On March 19, 2008, at 8 P.M., Raj Rajaratnam, the billionaire co-founder of the Galleon Group, one of the world’s largest hedge funds, returned a call from his friend Rajiv Goel, an executive at Intel, the giant computer-chip maker. After a minute or two of good-ol’-boy banter, the conversation turned to business.
“Accha,” Goel said—Hindi for “listen up.” “I was supposed to meet Sriram”—Intel vice-president Sriram Viswanathan—“today. I didn’t. I got tired today, so I came home a little early. We had a meeting—in fact he was wondering where the hell I was. But we should be meeting tomorrow. I’ll tell you, the Sprint thing is not happening in the short term. OK?”
Rajaratnam was terse, noncommittal. “Uh-huh.” He seemed to want more.
“Uh—there—there’s a meeting—there’s a board meeting,” Goel said. “Intel has a board meeting, in fact, today. Yeah, today. Uh, and, it’s not happening to—today at the board meeting. That much I—I can tell you.”
“OK, sir.” Rajaratnam was done, on to the next call. “Thank you.”
The FBI was listening, and the next day, Goel came through. “Yesterday our board approved this deal,” he told Rajaratnam. Four days later, Rajaratnam purchased 125,800 shares in a telecommunications company called Clearwire. Two days after that, reports surfaced of a possible 4G phone venture between Clearwire and Sprint, a deal made possible because of a $1 billion capital infusion—from Intel. And two years later, on February 8, 2010, Goel became the tenth person to plead guilty in what’s now known as the Galleon case—the 23-defendant probe of an alleged $45 million network of insider trading, implicating executives from Moody’s, McKinsey, and Goldman Sachs and featuring testimony from Goldman CEO Lloyd Blankfein. Prosecutors flipped Goel, and last month he took the witness stand in the ongoing trial against Rajaratnam, who stands accused of being the biggest insider trader in the history of Wall Street—bigger than Michael Milken or Ivan Boesky. In handing down the indictment, the U.S. Attorney for the Southern District of New York, Preet Bharara, invoked the ghosts of the last great era of excess: “Greed,” he said, “sometimes, is not good.”
Bharara and the Galleon case say much about the state of Wall Street justice—or the lack of it—today. Working in the tradition of the last sheriff of Wall Street, Eliot Spitzer, and out of the same Southern District office where Rudy Giuliani went after Milken and Boesky, Bharara has made a name for himself as the crusader of the moment against white-collar crime. In less than two years on the job, the 42-year-old India-born Bharara has charged 46 defendants with insider-trading offenses and procured 30 guilty pleas. The Galleon case is the crown jewel of his work to date. And yet …
To collect those scalps, Bharara has, some say, played rough. He doesn’t grandstand or steamroll the way Giuliani or Spitzer did—in fact, he maintains an assiduously, perhaps even cannily, low profile—but he’s by no means shy about pursuing his marks. To build his cases, he’s used unusually aggressive investigative methods for white-collar crimes, like wiretaps and search warrants. “It’s not that wiretaps hadn’t been used before, but never in this broad a sweep,” says one prominent white-collar defense lawyer and former Southern District attorney. “A lot of these highfliers never would have imagined that someone would be listening in on their calls. He’s got everyone scared.” Where Giuliani hauled bankers from the trading floors and Spitzer browbeat companies into settlements, Bharara has treated the public to the spectacle of Fortune 500 executives turned like mob stool pigeons, a Goldman director calling Rajaratnam seconds after sitting in on a confidential phone call with Blankfein, and one hedge-fund executive allegedly trying to chew to bits the SIM. card of his prepaid cell phone.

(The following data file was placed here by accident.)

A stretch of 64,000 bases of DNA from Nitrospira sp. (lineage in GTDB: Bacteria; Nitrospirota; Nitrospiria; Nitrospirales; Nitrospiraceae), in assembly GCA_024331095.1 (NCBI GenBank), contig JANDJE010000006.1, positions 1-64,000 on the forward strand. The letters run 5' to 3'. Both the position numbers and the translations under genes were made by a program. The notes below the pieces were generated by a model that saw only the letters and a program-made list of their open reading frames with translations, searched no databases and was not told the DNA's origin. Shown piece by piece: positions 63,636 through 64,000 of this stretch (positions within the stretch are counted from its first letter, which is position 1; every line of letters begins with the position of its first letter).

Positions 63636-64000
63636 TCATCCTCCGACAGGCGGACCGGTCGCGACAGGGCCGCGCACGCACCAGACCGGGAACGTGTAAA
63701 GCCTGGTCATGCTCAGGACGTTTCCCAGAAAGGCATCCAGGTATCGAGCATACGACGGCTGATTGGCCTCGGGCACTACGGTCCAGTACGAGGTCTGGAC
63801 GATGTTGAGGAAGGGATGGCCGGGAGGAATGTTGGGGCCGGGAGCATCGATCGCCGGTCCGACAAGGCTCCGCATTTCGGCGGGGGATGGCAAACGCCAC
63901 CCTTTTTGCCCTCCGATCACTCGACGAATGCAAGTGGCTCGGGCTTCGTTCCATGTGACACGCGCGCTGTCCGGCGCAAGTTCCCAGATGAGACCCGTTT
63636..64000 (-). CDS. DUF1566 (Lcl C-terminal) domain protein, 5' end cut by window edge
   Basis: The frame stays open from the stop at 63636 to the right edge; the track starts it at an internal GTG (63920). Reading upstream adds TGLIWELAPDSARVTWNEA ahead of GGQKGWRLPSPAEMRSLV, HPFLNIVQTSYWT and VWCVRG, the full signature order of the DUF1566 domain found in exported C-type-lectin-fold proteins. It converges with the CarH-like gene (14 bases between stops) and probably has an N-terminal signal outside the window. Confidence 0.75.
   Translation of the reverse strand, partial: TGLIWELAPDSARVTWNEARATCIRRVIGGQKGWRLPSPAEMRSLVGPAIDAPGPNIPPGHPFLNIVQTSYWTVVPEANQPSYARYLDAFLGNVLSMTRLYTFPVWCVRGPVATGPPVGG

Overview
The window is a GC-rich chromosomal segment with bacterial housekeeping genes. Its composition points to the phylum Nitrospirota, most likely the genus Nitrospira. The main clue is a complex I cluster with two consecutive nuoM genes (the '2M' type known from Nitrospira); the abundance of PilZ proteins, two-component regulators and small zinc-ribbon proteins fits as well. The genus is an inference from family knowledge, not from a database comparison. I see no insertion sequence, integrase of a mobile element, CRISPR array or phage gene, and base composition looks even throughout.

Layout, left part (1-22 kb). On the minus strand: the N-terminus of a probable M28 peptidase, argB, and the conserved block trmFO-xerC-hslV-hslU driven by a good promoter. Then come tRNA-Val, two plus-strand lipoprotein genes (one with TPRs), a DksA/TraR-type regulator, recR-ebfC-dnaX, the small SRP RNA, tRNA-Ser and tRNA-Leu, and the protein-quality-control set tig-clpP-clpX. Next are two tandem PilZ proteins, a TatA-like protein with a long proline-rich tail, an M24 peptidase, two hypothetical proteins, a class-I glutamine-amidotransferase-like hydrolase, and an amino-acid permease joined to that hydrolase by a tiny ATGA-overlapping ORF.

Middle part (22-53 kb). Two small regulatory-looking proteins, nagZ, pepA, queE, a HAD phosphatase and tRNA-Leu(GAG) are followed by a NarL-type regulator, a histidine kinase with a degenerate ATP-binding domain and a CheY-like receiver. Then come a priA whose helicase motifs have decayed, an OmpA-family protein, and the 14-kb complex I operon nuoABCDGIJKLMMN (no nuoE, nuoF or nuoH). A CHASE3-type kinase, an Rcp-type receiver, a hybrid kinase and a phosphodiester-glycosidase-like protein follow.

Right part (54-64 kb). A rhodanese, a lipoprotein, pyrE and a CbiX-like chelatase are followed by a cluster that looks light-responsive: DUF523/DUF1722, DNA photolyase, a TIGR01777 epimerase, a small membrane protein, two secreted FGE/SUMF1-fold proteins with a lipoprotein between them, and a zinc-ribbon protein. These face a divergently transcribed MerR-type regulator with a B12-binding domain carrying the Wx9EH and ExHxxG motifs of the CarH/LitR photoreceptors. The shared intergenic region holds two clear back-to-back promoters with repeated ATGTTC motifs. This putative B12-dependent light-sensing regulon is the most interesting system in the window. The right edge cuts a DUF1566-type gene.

But hovering above all of this is the question of whether Bharara is fighting the right war. Three years after Lehman Brothers collapsed, no one responsible for the greatest financial calamity since the Great Depression has gone to jail, and a meaningful remedy for the transgressions of 2008 clearly isn’t forthcoming from Congress or the White House. Bharara may be winning his share of insider-trading battles, but unlike Giuliani or Spitzer, he doesn’t seem to be hauling in the biggest bad guys of his time. Whatever satisfaction comes from seeing Rajaratnam and company squirm, and possibly go to jail, there is still a sinking feeling that they’re only the most expedient, not the biggest, targets. “Preet’s smart,” says one friend and fellow prosecutor. “White-collar cases are difficult. The one area where they’re less difficult is insider-trading cases.”
For more than a month now, in a wood-paneled courtroom on the seventeenth floor of the federal courthouse at St. Andrews Plaza, jurors have been listening intently as John Streeter, the athletic Southern District prosecutor employed by Bharara, has sparred with John Dowd, the well-connected Washington defense lawyer representing Rajaratnam. Each, in his way, is a practiced jury charmer. “Greed and corruption,” Streeter said in his opening statement. “That’s what this case is about.” Dowd has had some choice words for the colleagues and associates of his client who are now testifying against him: “Each of these witnesses is on a leash, and the prosecutor is at the other end of that leash.”